Digital Themes

Cloud Management

Cloud management is the administration of cloud computing services and applications. Cloud management takes many forms, including ensuring proper cloud security, running data analytics to look for threats, and application lifecycle management. Cloud management also includes limiting who can access controls to only the individuals who truly need it, such as only allowing updates to be pushed by a qualified specialist. While cloud service providers are responsible for maintaining any physical hardware they have as part of their cloud architecture, the method of cloud deployment will often affect who is responsible for ensuring proper management of cloud services.

A public cloud service will generally be managed by the cloud platform provider, though they may offer options for customized provisioning. Public cloud providers will generally monitor and manage the software and hardware behind the cloud. They also maintain control of the cloud, which limits the ability for it to be fully customized for individual organizations. Private clouds are managed almost exclusively by the organizations who purchase the service, with the exception of the physical hosting hardware for the service. Hybrid cloud environments can pose additional management problems, as some parts may be controlled by the service provider, while other aspects rely entirely on the organizations who purchase services.

For many cloud service providers, organizations can utilize cloud management tools that will look for any security issues or software updates. Some specialized tools include cloud management platforms, such as Amazon Web Services’ (AWS) Trusted Advisor, that will not only ensure optimal performance, but will also automate cost optimization through recalibration and provisioning of services as needed. Management is also a vital aspect of some particular cloud-based services, such as data centers or virtual machines. Specialized tools such as Red Hat Open Stack and Red Hat Cloudforms can assist with each of these services, respectively. Automated cloud management software and tools can allow employees to focus on other tasks, rather than having to scrounge through large amounts of data to look for trends or areas of opportunity.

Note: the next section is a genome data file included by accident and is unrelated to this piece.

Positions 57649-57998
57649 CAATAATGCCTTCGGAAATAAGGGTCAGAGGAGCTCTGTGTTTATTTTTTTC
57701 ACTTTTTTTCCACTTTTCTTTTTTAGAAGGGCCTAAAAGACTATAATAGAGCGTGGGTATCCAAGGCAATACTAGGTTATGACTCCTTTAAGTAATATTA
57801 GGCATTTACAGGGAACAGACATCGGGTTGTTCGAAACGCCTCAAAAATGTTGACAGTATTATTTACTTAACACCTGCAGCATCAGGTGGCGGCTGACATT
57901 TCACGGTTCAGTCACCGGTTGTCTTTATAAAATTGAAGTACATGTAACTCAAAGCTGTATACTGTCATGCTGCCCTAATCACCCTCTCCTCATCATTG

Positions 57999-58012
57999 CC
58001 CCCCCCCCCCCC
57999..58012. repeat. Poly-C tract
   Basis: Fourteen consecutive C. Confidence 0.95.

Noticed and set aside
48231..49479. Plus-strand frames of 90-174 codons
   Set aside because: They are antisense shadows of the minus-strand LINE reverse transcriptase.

Effective cloud management benefits businesses and organizations in the following ways:

  • Automation: By automating cloud management wherever possible, businesses can ensure that all software and security methods are being constantly updated as needed. Automation can also help with cost management by ensuring that only necessary applications are being used and paid for.

  • Security and compliance: Proper management ensures that access to data and services are assigned to proper user roles, as well as verifying compliance with any laws or regulations governing data use, such as the Health Insurance Portability and Accountability Act (HIPAA).

  • Monitoring: A variety of monitoring options are available under cloud management, from checking uptime/downtime of services to verifying who accessed what information and when. Proper monitoring can identify issues before they become larger problems, such as an employee accessing sensitive data that should be unavailable to them.

  • Data backup: Proper data management should always include a data backup at a separate location than the original to ensure proper disaster recovery. With cloud services, this is easier than ever to implement. Many cloud storage solutions offer automatic, real-time backups across broad geographic regions.
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